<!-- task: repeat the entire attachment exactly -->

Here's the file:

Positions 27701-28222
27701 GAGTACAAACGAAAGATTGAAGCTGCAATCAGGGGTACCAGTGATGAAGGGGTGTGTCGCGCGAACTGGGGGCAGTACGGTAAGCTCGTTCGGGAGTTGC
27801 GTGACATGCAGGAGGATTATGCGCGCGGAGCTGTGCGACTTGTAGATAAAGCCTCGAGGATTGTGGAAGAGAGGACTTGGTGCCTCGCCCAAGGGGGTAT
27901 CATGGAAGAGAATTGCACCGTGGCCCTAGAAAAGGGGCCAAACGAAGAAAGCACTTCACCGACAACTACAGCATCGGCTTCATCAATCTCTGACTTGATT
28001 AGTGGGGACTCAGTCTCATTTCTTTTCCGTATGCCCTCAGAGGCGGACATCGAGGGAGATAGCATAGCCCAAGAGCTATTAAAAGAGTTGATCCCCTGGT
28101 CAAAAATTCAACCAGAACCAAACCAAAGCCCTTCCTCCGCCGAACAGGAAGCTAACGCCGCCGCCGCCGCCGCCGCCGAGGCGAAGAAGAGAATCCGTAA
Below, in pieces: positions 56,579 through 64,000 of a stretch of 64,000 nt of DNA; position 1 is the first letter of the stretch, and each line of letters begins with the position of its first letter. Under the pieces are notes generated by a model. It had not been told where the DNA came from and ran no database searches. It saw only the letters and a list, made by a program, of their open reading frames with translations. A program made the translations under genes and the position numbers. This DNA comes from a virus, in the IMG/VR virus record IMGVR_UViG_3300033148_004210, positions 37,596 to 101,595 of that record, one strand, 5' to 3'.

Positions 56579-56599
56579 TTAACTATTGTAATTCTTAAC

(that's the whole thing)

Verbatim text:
Positions 27701-28222
27701 GAGTACAAACGAAAGATTGAAGCTGCAATCAGGGGTACCAGTGATGAAGGGGTGTGTCGCGCGAACTGGGGGCAGTACGGTAAGCTCGTTCGGGAGTTGC
27801 GTGACATGCAGGAGGATTATGCGCGCGGAGCTGTGCGACTTGTAGATAAAGCCTCGAGGATTGTGGAAGAGAGGACTTGGTGCCTCGCCCAAGGGGGTAT
27901 CATGGAAGAGAATTGCACCGTGGCCCTAGAAAAGGGGCCAAACGAAGAAAGCACTTCACCGACAACTACAGCATCGGCTTCATCAATCTCTGACTTGATT
28001 AGTGGGGACTCAGTCTCATTTCTTTTCCGTATGCCCTCAGAGGCGGACATCGAGGGAGATAGCATAGCCCAAGAGCTATTAAAAGAGTTGATCCCCTGGT
28101 CAAAAATTCAACCAGAACCAAACCAAAGCCCTTCCTCCGCCGAACAGGAAGCTAACGCCGCCGCCGCCGCCGCCGCCGAGGCGAAGAAGAGAATCCGTAA
Below, in pieces: positions 56,579 through 64,000 of a stretch of 64,000 nt of DNA; position 1 is the first letter of the stretch, and each line of letters begins with the position of its first letter. Under the pieces are notes generated by a model. It had not been told where the DNA came from and ran no database searches. It saw only the letters and a list, made by a program, of their open reading frames with translations. A program made the translations under genes and the position numbers. This DNA comes from a virus, in the IMG/VR virus record IMGVR_UViG_3300033148_004210, positions 37,596 to 101,595 of that record, one strand, 5' to 3'.

Positions 56579-56599
56579 TTAACTATTGTAATTCTTAAC